Phillies: Addressing 14 pitching worries for the 2019 campaign

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With his new batterymate, a healthy Arrieta is dependable. Photo by Al Bello/Getty Images.

With four teams expecting an up-and-down 2019, Phillies fans are fretting unnecessarily about shortcomings, but they are not alone because supporters of the other three organizations are reacting the same way.


First half:

Since each Philadelphia Phillies hurler will have a difficult outing at an overall average of once every five opportunities, the faithful will have concerns if they focus on a subpar performance alone. Realistically, management anticipates a 20 percent failure rate and bases their evaluation accordingly.


“Do not build up obstacles in your imagination. Difficulties must be studied and dealt with, but they must not be magnified by fear.” – Norman Vincent Peale

As for the 14 worries, each pitcher including Nick Pivetta will –if he hasn’t already– give you pause. Because peaks and valleys are the norm during a full 162, every player will eventually disappoint you or scare the bejesus out of you. Wait till September!

Beginning with the rotation, the Fightins have five hurlers you shouldn’t dread before pitch one. Basically, fans should have a reasonable expectation of the club being in each game because every starter can –for the most part– limit the opposition to four runs. And the offense can outscore their rivals, slumps permitting.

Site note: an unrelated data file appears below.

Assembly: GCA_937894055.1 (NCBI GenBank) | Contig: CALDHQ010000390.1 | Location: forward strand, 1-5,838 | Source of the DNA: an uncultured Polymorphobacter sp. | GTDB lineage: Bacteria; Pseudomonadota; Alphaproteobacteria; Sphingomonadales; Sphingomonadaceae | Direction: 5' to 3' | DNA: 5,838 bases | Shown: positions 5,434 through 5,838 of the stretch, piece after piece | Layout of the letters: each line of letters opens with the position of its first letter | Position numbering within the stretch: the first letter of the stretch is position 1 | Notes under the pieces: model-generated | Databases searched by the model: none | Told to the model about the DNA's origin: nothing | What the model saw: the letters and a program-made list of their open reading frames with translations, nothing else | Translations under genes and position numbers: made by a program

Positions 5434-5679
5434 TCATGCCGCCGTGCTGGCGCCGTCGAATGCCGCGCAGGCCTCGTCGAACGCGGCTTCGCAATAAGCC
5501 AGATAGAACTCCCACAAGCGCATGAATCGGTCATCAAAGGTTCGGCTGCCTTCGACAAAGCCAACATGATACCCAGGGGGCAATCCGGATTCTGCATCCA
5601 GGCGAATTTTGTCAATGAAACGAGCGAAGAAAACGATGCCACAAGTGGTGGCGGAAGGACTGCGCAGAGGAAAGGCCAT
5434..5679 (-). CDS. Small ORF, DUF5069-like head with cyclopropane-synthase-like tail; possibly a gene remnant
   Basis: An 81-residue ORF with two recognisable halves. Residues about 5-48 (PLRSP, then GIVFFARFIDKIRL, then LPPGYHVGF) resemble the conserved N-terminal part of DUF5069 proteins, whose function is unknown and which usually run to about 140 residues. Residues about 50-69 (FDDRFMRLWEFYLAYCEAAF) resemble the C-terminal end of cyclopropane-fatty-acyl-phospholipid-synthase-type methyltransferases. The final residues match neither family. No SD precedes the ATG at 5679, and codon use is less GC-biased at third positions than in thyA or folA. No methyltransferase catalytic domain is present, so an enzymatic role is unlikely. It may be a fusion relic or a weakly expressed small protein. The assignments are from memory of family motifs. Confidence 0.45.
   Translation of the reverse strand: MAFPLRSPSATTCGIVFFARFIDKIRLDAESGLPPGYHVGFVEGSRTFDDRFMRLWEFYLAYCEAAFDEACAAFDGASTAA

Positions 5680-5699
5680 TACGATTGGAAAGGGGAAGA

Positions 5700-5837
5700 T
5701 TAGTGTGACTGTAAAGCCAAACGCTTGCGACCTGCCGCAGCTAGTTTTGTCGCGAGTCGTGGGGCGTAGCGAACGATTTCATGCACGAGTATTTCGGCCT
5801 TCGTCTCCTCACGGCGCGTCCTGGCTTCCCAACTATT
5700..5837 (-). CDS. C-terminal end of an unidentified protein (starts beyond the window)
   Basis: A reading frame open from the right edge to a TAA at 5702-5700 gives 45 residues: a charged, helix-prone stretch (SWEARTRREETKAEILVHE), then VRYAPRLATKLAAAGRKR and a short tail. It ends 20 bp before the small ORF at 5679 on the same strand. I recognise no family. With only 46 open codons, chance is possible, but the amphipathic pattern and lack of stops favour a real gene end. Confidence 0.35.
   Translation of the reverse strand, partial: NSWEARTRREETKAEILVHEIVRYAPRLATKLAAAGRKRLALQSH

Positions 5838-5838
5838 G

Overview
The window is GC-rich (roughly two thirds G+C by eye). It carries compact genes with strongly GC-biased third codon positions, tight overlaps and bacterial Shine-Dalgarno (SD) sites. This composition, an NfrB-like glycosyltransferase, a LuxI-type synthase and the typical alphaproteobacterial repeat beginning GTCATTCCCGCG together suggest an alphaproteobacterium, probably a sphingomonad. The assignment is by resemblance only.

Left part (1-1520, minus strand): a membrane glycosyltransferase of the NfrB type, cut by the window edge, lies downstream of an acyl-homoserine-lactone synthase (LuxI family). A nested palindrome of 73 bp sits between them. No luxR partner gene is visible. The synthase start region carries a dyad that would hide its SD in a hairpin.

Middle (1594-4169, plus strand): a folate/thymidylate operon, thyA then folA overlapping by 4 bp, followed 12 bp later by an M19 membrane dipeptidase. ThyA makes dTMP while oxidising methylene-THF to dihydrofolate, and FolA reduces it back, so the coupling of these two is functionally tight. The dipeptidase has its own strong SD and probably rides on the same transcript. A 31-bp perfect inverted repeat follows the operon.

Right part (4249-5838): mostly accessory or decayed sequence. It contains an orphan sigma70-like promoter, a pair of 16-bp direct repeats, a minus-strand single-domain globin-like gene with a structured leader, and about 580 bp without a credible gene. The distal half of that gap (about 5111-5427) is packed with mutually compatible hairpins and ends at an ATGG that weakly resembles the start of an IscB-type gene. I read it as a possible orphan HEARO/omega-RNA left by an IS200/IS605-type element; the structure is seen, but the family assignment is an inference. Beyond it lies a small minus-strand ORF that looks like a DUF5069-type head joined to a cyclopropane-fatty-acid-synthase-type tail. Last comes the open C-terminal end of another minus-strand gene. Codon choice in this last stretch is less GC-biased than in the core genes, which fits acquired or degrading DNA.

As for the relief corps, four solid arms are currently available, plus three more are on the IL (injured list). And they usually get the job done, even though they can make you nervous, but that’s probably you more than them: just a wild guess.

In April, franchises are evaluating their 40-man rosters and have earmarked money for July to plug any holes due to injury or ineffectiveness. This three-month period allows for a slumping hitter to bounce back or a struggling moundsman to recapture his mojo. Obviously, some don’t have a spectacular first month.

Barring an unforeseen event by another organization, trades are uncommon during the season’s first nine weeks. And because their reputation is at stake, a general manager like Matt Klentak must find out what he has this year from his regulars, starters and relievers.

Usually, when clubs judge their pitchers, they expect four of every five chances to be acceptable: good or so-so. To illustrate, a reliever with five one-inning appearances can allow a three-run homer in one contest and no runs in the other four for a 5.40 ERA to the displeasure of many locals questioning his usage.

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